Children were not allowed to play outside. Schools were cancelled. Many people now face the prospect of bills of thousands of dollars to clean up their houses and properties that are inundated with coal ash.

Mr Treasurer, I’m sure they would gladly relocate to live near a wind farm.

Book Launch – Four Degrees of Global Warming: Australia in a Hot World

Four Degrees

Four Degrees of Global Warming: Australia in a Hot World

Melbourne Sustainable Society Institute

Wednesday, 4 December 2013 from 6:00 PM to 8:00 PM

Carrillo Gantner Theatre, 761 Swanston Street, University of Melbourne

Register here:

The 2011 conference Four Degrees or More? Australia in a hot world, held in Melbourne, provided an integrated overview of the likely consequences of rapid global warming for Australia and its region. Now, the newly-published book Four Degrees of Global Warming: Australia in a hot world, edited by Associate Professor Peter Christoff, updates the expected consequences of a four-degree world. Contributing authors include many of Australia’s most eminent and internationally recognised climate scientists, climate policy makers and policy analysts. This book provides an accessible and detailed examination of the likely impacts of a four-degree world on Australia’s social, economic and ecological systems.

The Four Degrees of Global Warming launch offers policy makers, politicians, students, and anyone interested climate change access to the most recent research on the potential Australian impacts of global warming as well as possible responses.


Dr Malte Meinshausen Honorary Senior Research Fellow, School of Earth Sciences, University of Melbourne

Prof David Karoly Professor of Atmospheric Science School of Earth Sciences, ARC Centre of Excellence for Climate System Science, University of Melbourne

Prof Lesley Hughes Professor, Ecology, Macquarie University

Dr Mark Howden Chief Research Scientist, (Primary Industries) CSIRO

Prof Emeritus Tony McMichael Professor, Emeritus of Population Health, Australian National University

Prof Robyn Eckersley Professor, Head of Political Science, University of Melbourne

A/Prof Peter Christoff Climate Change Policy, Melbourne School of Land and Envrionment, University of Melbourne

All Things Carbon Tax

Climate Change

The Australian Government made heaps of policies in 1960’s. Thousands of them. Maybe tens of thousands. But they never made a 1960’s policy in the 21st century. Until now. In the first day of the new 44th Parliament of Australia, they undid a lot of tough work done over the last 15 years and have set Australia on a crash course for 1967. That’s fine if you’re looking at driving a Mustang down the highway, but not if you’re leading a highly developed nation into the middle half of the 2000’s. We need to be leaders. Visionaries. We need to show that it can be done. Unfortunately that’s not going to happen any time soon.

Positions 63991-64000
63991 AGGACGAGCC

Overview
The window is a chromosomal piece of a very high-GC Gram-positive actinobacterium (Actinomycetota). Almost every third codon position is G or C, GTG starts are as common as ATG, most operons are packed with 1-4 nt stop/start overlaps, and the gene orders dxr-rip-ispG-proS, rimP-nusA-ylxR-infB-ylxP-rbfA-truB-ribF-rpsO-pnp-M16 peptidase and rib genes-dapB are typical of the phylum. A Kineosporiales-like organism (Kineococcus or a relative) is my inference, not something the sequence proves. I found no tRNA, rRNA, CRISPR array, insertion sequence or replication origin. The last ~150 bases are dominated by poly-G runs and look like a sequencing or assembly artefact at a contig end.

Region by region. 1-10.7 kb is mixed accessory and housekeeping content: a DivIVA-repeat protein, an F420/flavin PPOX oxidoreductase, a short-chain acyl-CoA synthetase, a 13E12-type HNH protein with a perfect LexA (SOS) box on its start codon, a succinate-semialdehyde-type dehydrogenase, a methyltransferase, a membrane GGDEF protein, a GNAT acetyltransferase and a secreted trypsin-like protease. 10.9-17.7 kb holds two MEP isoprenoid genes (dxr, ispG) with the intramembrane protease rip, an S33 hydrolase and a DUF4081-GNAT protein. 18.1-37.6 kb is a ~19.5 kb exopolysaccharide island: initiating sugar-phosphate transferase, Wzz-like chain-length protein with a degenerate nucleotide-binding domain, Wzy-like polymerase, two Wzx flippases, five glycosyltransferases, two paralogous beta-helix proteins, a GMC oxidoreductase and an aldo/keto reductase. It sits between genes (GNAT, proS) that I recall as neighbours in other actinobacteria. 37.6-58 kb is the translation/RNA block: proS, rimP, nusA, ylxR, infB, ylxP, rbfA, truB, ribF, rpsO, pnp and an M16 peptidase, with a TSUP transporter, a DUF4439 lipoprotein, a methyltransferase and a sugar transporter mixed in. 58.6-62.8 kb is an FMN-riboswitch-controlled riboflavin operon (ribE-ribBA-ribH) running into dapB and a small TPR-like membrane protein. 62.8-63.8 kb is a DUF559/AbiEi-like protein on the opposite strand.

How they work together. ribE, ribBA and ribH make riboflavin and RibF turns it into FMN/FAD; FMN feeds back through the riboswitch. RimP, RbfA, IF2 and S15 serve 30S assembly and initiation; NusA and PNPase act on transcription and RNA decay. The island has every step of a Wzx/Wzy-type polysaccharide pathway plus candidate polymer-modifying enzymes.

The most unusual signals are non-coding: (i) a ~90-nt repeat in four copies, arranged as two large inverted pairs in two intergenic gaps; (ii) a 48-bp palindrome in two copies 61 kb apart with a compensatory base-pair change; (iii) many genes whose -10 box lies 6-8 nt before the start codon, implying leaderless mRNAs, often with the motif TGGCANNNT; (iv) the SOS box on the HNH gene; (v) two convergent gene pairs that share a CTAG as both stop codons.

Let’s recap what transpired yesterday:

  1. Carbon tax repealed
  2. Australian Renewable Energy Agency funding cut by 15% ($435M) until 2022
  3. Deferral of an extra $370M for AREA until after 2020
  4. Repeal of $10B Clean Energy Finance Corporation
  5. Unlikely increase of 5per cent  emissions reduction by 2020
  6. Review of the renewable energy target of 20 per cent of all electricity generation by 2020

And the details.

10:25am: Finally, Prime Minister Tony Abbott gets his chance to speak on the first of the carbon tax repeal bills.

Official title: Clean Energy Legislation (Carbon Tax Repeal) Bill 2013.

The new government cannot undo the past, we can only make the future better, Mr Abbott says.

The introduction of the bill can be read here:

And here is the actual bill itself:

Details of the carbon tax repeal legislation reveals the $3 billion of funding to the Australian Renewable Energy Agency (ARENA) will be cut by $435 million. ARENA was set up to fund renewable energy projects and research, and helped to finance projects such as solar and wave energy. At a time when Australia needs to be the world leader in sustainable energy production, the Federal Government is confining us to the back of the pack. An astounding decision considering our vast supply of these natural renewable assets.

Much of these policies were brought to the September election, and so already public knowledge. Yesterday was just a confirmation of it. The really interesting comments surrounded “binding”, “conditional”, and “aspirational” commitments to Australia’s emissions reductions.

Mr Abbott:

We will meet our 5 per cent emissions reduction target but this government has made no commitments to go further than that and we certainly want to get emissions down as far as we reasonably can.

But we are certainly in no way looking to make further binding commitments in the absence of very serious like-binding commitments in other countries and there’s no evidence of that.